Research Highlight

Doping strengthens magnetism in an iron-based crystal

Temperature-dependent heat capacity for Ba1-xTlxFe2As2shows an increase in magneto-elastic anomaly at 5%, then the usual drop at 9%. Typical single crystal size is shown in the bottom inset. 

Thallium-doping (5%) of BaFe2As2 crystal causes a surprising rise of the antiferromagnetic transition temperature (TN), related to

Temperature-dependent heat capacity for Ba1-xTlxFe2As2shows an increase in magneto-elastic anomaly at 5%, then the usual drop at 9%. Typical single crystal size is shown in the bottom inset. Temperature-dependent heat capacity for Ba1-xTlxFe2As2shows an increase in magneto-elastic anomaly at 5%, then the usual drop at 9%. Typical single crystal size is shown in the bottom inset.  (hi-res image)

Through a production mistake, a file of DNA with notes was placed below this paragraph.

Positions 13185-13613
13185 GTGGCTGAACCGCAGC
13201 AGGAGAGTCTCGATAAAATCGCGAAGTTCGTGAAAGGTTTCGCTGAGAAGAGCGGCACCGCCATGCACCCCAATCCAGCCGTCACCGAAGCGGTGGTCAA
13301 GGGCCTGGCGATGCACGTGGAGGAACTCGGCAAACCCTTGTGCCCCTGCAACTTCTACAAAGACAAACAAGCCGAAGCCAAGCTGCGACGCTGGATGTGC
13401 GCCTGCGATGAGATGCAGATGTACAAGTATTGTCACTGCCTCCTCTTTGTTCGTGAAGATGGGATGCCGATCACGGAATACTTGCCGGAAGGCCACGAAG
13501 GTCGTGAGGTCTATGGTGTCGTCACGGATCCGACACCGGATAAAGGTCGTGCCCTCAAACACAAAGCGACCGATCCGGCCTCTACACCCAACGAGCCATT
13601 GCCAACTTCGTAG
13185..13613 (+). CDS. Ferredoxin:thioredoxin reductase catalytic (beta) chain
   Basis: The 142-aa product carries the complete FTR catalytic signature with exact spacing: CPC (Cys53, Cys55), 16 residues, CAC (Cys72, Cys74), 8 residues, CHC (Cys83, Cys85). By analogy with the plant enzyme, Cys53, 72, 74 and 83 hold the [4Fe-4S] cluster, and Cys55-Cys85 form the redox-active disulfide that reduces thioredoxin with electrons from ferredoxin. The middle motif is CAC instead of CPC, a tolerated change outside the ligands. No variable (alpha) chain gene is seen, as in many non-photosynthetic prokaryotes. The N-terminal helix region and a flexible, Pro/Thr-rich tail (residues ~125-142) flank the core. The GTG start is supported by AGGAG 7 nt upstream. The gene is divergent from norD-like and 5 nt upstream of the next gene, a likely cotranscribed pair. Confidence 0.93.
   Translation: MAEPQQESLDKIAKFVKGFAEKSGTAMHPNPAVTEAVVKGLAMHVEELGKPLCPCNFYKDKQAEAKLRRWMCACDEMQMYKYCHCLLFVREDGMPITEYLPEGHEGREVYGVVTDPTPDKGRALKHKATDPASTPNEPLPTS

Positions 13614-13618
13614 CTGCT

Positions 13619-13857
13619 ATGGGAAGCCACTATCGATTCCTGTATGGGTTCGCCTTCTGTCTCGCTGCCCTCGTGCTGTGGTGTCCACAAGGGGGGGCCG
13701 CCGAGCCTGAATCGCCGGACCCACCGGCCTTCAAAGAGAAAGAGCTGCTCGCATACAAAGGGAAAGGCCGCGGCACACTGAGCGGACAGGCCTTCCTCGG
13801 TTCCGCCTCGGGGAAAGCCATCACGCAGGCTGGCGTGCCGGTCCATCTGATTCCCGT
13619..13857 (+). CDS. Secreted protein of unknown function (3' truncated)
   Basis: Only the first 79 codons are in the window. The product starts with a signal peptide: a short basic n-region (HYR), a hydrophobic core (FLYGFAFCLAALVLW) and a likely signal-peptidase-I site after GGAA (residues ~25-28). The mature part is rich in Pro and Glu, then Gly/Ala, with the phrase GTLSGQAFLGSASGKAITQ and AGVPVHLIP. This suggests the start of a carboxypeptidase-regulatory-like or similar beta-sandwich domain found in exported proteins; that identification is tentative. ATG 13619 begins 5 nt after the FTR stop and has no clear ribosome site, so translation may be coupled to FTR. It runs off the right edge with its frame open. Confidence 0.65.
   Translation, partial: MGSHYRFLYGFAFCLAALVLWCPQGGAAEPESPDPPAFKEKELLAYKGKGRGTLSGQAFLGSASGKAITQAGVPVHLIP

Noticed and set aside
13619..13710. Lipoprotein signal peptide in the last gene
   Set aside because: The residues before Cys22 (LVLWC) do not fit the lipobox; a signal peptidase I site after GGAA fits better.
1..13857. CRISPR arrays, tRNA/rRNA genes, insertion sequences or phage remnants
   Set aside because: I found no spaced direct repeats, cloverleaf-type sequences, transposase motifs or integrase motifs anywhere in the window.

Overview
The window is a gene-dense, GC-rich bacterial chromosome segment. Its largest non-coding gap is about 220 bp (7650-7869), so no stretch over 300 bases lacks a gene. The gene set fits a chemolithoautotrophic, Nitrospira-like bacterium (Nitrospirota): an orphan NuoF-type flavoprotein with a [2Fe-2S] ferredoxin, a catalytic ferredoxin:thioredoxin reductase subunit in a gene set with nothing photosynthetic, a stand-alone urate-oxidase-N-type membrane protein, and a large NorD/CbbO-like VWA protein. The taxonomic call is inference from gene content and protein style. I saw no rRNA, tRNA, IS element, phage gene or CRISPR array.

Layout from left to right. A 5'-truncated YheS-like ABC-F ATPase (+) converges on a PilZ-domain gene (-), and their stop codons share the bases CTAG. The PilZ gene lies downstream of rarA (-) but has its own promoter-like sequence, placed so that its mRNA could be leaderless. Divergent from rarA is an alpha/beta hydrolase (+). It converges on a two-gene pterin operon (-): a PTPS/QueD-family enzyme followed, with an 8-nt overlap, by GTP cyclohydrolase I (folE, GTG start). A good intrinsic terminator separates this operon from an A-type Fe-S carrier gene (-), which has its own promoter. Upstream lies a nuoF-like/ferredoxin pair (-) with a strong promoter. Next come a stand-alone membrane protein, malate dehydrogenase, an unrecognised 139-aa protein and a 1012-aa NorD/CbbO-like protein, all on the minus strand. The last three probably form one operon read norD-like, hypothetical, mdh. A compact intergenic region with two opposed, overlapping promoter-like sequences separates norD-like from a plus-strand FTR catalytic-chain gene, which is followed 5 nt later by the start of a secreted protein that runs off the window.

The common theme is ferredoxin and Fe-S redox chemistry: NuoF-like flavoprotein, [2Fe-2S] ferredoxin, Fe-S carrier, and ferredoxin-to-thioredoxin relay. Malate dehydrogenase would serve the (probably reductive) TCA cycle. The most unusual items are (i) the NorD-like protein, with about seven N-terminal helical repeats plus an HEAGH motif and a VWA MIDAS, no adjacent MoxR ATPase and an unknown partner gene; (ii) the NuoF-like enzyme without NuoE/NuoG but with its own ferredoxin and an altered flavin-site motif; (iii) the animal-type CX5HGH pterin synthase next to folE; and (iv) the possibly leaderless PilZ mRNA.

magneto-elastic coupling. This is the first example of the increase of TN with chemical doping in BaFe2As2. Understanding the role of chemical doping for changing magnetism or causing superconductivity can lead to design principles for magnets and superconductors that operate at desired temperatures. 

BaFe2As2 crystals were chemically doped with Tl, for the possibility of creating a similar high-temperature superconductor (Tc = 38 K) found in hole-doped Ba1-xKxFe2As2. However, and unexpectedly, the crystals exhibited highly unusual behavior for which TNfirst increases in 5% chemical substitution, before the expected drop with 9% in Ba1-xTlxFe2As2. Ba1-xTlxFe2As2 behaves differently from the traditionally explored Ba1-xKxFe2As2, due to the differences in structural details upon doping.

This study used a combination of crystal synthesis, temperature-dependent single-crystal X-ray diffraction, ORNL’s neutron diffraction user facility at the High Flux Isotope Reactor, and first principles calculations, as well as characterization of the electrical resistance, magnetic susceptibility, and heat capacity. 

A. S. Sefat, L. Li, H. B. Cao, M. A. McGuire, B. Sales, R. Custelcean, and D. S. Parker, “Anomalous magneto-elastic and charge doping effects in thallium-doped BaFe2As2,” Scientific Reports (2016).  http://dx.doi.org/10.1038/srep21660

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